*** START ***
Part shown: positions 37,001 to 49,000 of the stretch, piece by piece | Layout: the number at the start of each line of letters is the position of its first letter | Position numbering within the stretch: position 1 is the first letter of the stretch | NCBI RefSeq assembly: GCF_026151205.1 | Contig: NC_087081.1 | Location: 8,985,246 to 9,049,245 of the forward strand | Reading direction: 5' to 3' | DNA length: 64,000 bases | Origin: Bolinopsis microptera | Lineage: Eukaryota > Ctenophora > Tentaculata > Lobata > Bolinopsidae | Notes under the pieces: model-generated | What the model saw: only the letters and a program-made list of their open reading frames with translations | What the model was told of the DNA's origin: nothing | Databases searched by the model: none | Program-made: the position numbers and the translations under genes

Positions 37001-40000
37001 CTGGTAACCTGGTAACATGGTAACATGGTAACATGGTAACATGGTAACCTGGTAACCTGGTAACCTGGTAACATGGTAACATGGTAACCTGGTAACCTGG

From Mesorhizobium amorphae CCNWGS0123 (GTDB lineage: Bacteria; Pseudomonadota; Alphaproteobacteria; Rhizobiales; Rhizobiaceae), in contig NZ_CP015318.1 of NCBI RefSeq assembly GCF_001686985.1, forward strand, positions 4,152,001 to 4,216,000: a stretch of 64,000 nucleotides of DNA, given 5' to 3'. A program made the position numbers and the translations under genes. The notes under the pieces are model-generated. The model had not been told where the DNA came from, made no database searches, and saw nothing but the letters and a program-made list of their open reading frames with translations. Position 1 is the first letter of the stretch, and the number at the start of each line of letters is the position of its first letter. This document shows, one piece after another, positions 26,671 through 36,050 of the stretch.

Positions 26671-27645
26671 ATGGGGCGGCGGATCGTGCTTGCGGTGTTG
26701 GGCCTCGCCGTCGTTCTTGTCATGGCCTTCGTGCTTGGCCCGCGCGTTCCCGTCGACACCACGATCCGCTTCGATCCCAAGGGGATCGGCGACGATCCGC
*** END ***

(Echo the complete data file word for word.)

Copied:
Part shown: positions 37,001 to 49,000 of the stretch, piece by piece | Layout: the number at the start of each line of letters is the position of its first letter | Position numbering within the stretch: position 1 is the first letter of the stretch | NCBI RefSeq assembly: GCF_026151205.1 | Contig: NC_087081.1 | Location: 8,985,246 to 9,049,245 of the forward strand | Reading direction: 5' to 3' | DNA length: 64,000 bases | Origin: Bolinopsis microptera | Lineage: Eukaryota > Ctenophora > Tentaculata > Lobata > Bolinopsidae | Notes under the pieces: model-generated | What the model saw: only the letters and a program-made list of their open reading frames with translations | What the model was told of the DNA's origin: nothing | Databases searched by the model: none | Program-made: the position numbers and the translations under genes

Positions 37001-40000
37001 CTGGTAACCTGGTAACATGGTAACATGGTAACATGGTAACATGGTAACCTGGTAACCTGGTAACCTGGTAACATGGTAACATGGTAACCTGGTAACCTGG

From Mesorhizobium amorphae CCNWGS0123 (GTDB lineage: Bacteria; Pseudomonadota; Alphaproteobacteria; Rhizobiales; Rhizobiaceae), in contig NZ_CP015318.1 of NCBI RefSeq assembly GCF_001686985.1, forward strand, positions 4,152,001 to 4,216,000: a stretch of 64,000 nucleotides of DNA, given 5' to 3'. A program made the position numbers and the translations under genes. The notes under the pieces are model-generated. The model had not been told where the DNA came from, made no database searches, and saw nothing but the letters and a program-made list of their open reading frames with translations. Position 1 is the first letter of the stretch, and the number at the start of each line of letters is the position of its first letter. This document shows, one piece after another, positions 26,671 through 36,050 of the stretch.

Positions 26671-27645
26671 ATGGGGCGGCGGATCGTGCTTGCGGTGTTG
26701 GGCCTCGCCGTCGTTCTTGTCATGGCCTTCGTGCTTGGCCCGCGCGTTCCCGTCGACACCACGATCCGCTTCGATCCCAAGGGGATCGGCGACGATCCGC